The maddening modernity of fiscal policy

Posted Oct 25, 2022, 7:45 AM

Europe has entered the era of shields. Across the continent, governments are forging fiscal protections to protect individuals and companies of inflation. Beyond the thundering announcements, they are leading a silent revolution.

A revolution, because these shields blur the principles of economic policy applied for more than four decades. So far, it was simple: monetary policy had to fight against inflation, fiscal policy against recession. But faced with a price surge that exceeds 10%, this distribution has exploded in flight.

A heavily indebted Europe

It must be said that central banks are poorly equipped to fight against this form of inflation. And this for two reasons, which their independence, granted to carry out their sometimes politically painful mission, does not allow this time to overcome.

First, this inflation is very largely due to an external shock, which caused energy costs to jump. It would even withstand a recession that monetary policy could cause through a massive rise in interest rates.

Then, the world in general and Europe in particular became very indebted, even more so after the health crisis. If, as in the 1980s, the central banks raised their rates well above inflation, up to 13 or 15%, several States would very quickly experience a collapse in their public finances.

3% of GDP against inflation

Monetary policy is therefore no longer able to fight against inflation. This does not prevent the rise in prices from hurting. Even if, in a country like France, the lowest incomes are largely protected by the indexation of the minimum wage and several social benefits to rising prices.

The weight of budgetary anti-inflation measures (in % of GDP)source: “Whatever it takes reloaded? », Allianz Research, October 17, 2022

Since monetary policy is powerless, governments have decided that fiscal policy should take over. According to calculations by the insurer Allianz, they have decided on nearly 500 billion euros in public spending to fight against the damage of inflation, or 3% of GDP.

As soon as one accepts this strange idea that budgetary policy now assumes the fight against inflation, surprising observations or decisions are easily explained.

industry concern

If Germany has launched a 200 billion euro super-plan, it is not out of selfishness. Quite simply, it is the country on the continent that hates inflation the most, having experienced its dreadful effects twice during the first half of the last century.

And if the Berlin plan provides colossal amounts to support its companies, it is not to favor its companies, it is because the German executive really cares about its economic fabric and in particular its industry. Unlike France, where the government immediately flew to the aid of individuals, before realizing very recently that tens of thousands of companies risked disappearing if nothing was done.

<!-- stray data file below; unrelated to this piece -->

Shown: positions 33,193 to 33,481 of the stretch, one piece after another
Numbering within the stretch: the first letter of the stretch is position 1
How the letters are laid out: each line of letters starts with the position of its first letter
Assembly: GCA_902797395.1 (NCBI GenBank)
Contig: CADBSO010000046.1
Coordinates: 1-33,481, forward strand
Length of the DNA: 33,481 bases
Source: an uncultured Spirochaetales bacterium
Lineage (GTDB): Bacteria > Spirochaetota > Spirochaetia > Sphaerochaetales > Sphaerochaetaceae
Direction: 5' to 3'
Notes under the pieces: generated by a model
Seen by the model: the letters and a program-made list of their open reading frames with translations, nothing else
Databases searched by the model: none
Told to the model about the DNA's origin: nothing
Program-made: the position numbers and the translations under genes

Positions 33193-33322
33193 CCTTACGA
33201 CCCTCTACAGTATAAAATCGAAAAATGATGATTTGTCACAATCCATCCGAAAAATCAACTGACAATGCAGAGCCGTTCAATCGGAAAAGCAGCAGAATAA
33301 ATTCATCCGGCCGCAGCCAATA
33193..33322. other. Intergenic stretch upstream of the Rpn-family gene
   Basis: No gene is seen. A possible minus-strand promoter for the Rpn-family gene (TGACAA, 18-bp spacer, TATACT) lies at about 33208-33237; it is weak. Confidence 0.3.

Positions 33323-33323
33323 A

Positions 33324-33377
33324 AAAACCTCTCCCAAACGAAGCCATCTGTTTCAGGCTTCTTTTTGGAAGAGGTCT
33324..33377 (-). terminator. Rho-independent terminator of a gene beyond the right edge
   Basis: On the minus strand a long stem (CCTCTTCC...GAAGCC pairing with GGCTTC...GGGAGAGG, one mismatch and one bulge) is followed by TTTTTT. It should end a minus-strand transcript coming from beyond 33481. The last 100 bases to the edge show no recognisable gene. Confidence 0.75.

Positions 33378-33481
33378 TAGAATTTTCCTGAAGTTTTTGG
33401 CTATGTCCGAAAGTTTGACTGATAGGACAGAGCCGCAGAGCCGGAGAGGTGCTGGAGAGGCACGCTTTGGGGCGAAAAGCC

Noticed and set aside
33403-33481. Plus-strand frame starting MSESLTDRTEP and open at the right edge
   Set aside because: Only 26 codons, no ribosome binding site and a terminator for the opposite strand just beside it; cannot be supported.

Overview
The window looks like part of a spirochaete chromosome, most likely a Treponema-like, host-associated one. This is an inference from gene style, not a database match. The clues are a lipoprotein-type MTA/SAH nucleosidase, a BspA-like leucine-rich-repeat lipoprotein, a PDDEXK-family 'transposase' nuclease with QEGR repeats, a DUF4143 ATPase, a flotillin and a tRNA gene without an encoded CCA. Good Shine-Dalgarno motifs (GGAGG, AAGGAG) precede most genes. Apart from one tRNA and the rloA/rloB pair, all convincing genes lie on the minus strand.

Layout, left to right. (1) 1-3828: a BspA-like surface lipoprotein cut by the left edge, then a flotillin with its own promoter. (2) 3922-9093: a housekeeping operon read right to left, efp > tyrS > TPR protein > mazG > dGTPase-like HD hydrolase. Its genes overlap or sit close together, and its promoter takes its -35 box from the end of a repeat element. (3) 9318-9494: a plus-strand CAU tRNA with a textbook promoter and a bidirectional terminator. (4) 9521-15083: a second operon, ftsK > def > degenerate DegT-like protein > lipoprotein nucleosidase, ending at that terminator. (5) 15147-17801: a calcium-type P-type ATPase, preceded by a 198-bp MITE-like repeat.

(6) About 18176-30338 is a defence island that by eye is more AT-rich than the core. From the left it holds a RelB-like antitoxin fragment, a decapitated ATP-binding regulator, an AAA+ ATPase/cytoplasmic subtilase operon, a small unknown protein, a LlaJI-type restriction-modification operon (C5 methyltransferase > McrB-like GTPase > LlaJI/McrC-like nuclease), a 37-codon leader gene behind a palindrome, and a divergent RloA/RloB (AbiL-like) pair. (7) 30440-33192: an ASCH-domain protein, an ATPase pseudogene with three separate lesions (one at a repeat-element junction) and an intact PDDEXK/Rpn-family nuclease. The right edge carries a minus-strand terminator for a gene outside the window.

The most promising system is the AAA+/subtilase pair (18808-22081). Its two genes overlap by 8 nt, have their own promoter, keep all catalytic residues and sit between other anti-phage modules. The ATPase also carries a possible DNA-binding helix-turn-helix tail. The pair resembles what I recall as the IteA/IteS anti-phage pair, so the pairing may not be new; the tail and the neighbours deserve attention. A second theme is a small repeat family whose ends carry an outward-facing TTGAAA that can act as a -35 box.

Against tax cuts

The German plan obviously raises questions of competition that will have to be settled. But when someone drowns, we send him a buoy before possibly wondering who owns the buoy. That’s what Berlin does.

The new role of fiscal policy is accepted even in the financial markets, where people usually adhere to conservative reasoning. When Prime Minister Liz Truss announced her crazy budget plan, investors reacted initially, not against the enormous 150 billion pound anti-inflation shield… but against the massive tax cuts which were weakening the financing of the said shield.

Political choice

This is all very strange. Because in reality, fiscal policy does not fight against inflation, it only cushions its damage. In doing so, it supports demand, which helps push prices up even further. And it inflates an already high public debt. Central bankers are annoyed. The IMF mentioned in its latest report the risk of a “more expansionary fiscal policy which could force central banks to tighten their monetary policy further”.

This reversal of roles is a political choice. It is not based on any economic reasoning. This time around, the “doers” are not “the slaves of some past economist”, to use the economist John Maynard Keynes’ phrase.

terra incognita

The only researchers to have imagined an inversion between budgetary and monetary tools are the proponents of “modern monetary theory”, which we heard a lot about a few years ago. Except that their idea was very different.

For them, monetary policy must finance growth and full employment. And it is up to fiscal policy to fight against inflation, not by increasing spending like today, but on the contrary by raising taxes to lower demand. They should now be demanding tax increases at the top of their voices. On the contrary, they remain silent, giving credence to the hypothesis that they are only masked partisans of the all-out stimulus.

After monetary policy, fiscal policy is sinking into the fog of terra incognita. It is easy to predict a disaster. But for a good decade, a number of easily foreseeable disasters did not ultimately occur.

The maddening modernity of fiscal policy